The Semenza lab studies molecular mechanisms underlying angiogenesis and vascular remodeling in ischemic cardiovascular disease. A major aspect of this process is the production of multiple angiogenic cytokines and growth factors in response to hypoxia/ischemia, which is mediated by the transcription factor HIF-1 (hypoxia-inducible factor 1). HIF-1 mediates vascular and progenitor cell responses to angiogenic signals, but these processes are impaired by aging and diabetes. The team currently is studying the use of gene and stem cell therapy in mouse models of critical limb ischemia and cutaneous burn wounds.
HIF-1 plays important roles in critical aspects of cancer biology, including tumor angiogenesis, regulation of glucose and energy metabolism, invasion, and metastasis. The team is taking several approaches to inhibit HIF-1 activity, including RNA interference, dominant negative constructs, and small molecule inhibitors. A major focus of their current cancer research is using animal, cell-based, molecular, and biophysical approaches to investigate the role of HIF-1 in vascular and lymphatic metastasis of human breast cancer.
HIF-1 also is required for ischemic preconditioning, short episodes of ischemia and reperfusion that protect the heart against a subsequent prolonged ischemic insult. The team currently is exploring the cellular and molecular mechanisms underlying ischemic preconditioning using mice in which HIF-1 activity has been knocked out in specific cell types within the heart.
The team now is using mass spectroscopy techniques to identify proteins that interact with the HIF-1 subunit. By employing this taking proteomics-based approach, they have identified novel regulators of HIF-1 transcriptional activity as well as direct regulation of the DNA replication machinery by HIF-1.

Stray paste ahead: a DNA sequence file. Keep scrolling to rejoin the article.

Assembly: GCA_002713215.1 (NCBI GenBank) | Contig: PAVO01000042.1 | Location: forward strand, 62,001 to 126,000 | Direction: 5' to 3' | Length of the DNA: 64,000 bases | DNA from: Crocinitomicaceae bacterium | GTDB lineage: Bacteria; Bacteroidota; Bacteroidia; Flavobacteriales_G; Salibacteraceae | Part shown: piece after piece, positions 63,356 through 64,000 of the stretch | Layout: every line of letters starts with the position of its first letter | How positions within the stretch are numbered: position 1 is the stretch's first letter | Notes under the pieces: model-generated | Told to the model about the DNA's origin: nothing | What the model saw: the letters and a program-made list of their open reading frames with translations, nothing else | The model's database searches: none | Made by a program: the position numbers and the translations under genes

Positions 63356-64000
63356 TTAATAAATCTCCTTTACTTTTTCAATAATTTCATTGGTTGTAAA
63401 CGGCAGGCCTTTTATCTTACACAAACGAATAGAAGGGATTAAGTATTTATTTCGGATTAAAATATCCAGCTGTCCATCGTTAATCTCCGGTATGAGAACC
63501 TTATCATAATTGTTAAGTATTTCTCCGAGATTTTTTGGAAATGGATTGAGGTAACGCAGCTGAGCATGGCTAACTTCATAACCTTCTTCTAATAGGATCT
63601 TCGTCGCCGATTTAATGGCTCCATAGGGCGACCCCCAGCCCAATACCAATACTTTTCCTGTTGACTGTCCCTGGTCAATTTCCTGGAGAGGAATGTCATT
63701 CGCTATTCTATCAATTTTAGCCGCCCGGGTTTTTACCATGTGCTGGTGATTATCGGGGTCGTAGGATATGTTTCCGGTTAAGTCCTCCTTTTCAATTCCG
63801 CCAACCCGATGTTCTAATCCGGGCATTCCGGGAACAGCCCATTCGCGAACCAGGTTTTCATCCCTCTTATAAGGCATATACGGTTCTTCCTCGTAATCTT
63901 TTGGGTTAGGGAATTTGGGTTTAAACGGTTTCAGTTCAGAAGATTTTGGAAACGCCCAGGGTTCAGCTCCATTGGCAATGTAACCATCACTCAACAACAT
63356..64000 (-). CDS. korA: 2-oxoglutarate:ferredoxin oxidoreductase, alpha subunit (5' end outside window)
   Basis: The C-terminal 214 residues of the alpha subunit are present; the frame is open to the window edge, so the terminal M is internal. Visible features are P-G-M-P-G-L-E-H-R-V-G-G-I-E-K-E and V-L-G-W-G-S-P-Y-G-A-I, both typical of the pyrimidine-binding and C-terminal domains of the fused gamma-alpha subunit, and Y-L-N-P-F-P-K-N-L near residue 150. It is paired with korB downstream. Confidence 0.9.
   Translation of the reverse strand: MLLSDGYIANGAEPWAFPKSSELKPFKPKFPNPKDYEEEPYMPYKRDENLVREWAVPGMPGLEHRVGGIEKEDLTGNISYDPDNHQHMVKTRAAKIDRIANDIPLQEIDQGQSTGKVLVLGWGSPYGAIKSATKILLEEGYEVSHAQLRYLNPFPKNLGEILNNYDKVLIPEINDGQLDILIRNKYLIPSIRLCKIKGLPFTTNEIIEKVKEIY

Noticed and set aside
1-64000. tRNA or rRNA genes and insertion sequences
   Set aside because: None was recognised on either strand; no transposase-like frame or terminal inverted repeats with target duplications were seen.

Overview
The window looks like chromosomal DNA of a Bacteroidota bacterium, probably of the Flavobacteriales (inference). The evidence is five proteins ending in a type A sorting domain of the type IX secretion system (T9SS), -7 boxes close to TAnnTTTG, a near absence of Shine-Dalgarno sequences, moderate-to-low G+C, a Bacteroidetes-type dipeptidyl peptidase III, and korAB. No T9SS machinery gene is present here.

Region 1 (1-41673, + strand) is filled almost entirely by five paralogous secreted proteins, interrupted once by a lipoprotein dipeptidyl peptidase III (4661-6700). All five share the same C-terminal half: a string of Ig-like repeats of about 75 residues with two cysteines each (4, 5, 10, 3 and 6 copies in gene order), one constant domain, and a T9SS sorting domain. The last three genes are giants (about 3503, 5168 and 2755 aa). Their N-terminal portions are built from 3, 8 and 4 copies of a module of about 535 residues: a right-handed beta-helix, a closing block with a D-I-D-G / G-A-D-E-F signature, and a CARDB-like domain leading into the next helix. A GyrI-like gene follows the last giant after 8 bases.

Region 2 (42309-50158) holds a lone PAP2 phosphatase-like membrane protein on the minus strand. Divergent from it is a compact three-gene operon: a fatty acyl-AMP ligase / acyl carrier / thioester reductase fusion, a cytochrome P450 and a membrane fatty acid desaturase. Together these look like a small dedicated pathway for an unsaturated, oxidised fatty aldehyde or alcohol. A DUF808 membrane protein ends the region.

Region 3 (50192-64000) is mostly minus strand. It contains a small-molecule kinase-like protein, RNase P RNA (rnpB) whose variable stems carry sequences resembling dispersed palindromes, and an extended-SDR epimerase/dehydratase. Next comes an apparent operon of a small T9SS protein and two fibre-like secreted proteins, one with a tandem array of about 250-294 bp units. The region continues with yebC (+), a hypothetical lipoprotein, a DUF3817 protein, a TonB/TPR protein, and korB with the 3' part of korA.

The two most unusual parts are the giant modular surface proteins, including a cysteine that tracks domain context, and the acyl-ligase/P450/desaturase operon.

Dr. Semenza’s lab is currently investigating:
- Molecular mechanisms of oxygen homeostasis. They have cloned and characterized hypoxia-inducible factor 1 (HIF-1), a basic helix-loop-helix transcription factor. HIF-1 expression increases exponentialåy as cellular O2 concentration declines. HIF-1 activates transcription of genes that are essential for adaptive responses to hypoxia, such as glycolysis, erythropoiesis, angiogenesis, and vascular remodeling. They are presently investigating the role of HIF-1 in the pathophysiology of cancer, cerebral and myocardial ischemia, chronic lung disease, and diabetes.
- Gene and stem cell therapy for ischemic cardiovascular disease. They are performing preclinical studies to investigate the use of adenoviral vectors encoding a constitutively active form of the HIF-1 subunit to stimulate vascularization of ischemic tissue. They are also utilizing bone marrow-derived angiogenic cells and adipose-derived mesenchymal stem – cells to stimulate vascularization and tissue regeneration in preclinical models of peripheral arterial disease.
- Role of HIF-1 in cancer. They are investigating the effects of altered HIF-1 activity on tumor growth, metabolism, and vascularization in preclinical models. These studies are providing proof-of-principle that inhibition of HIF-1 activity represents a novel strategy of cancer therapy. They have identified several drugs that potently inhibit HIF-1 and block the growth and vascularization of human tumor xenografts in nude mice.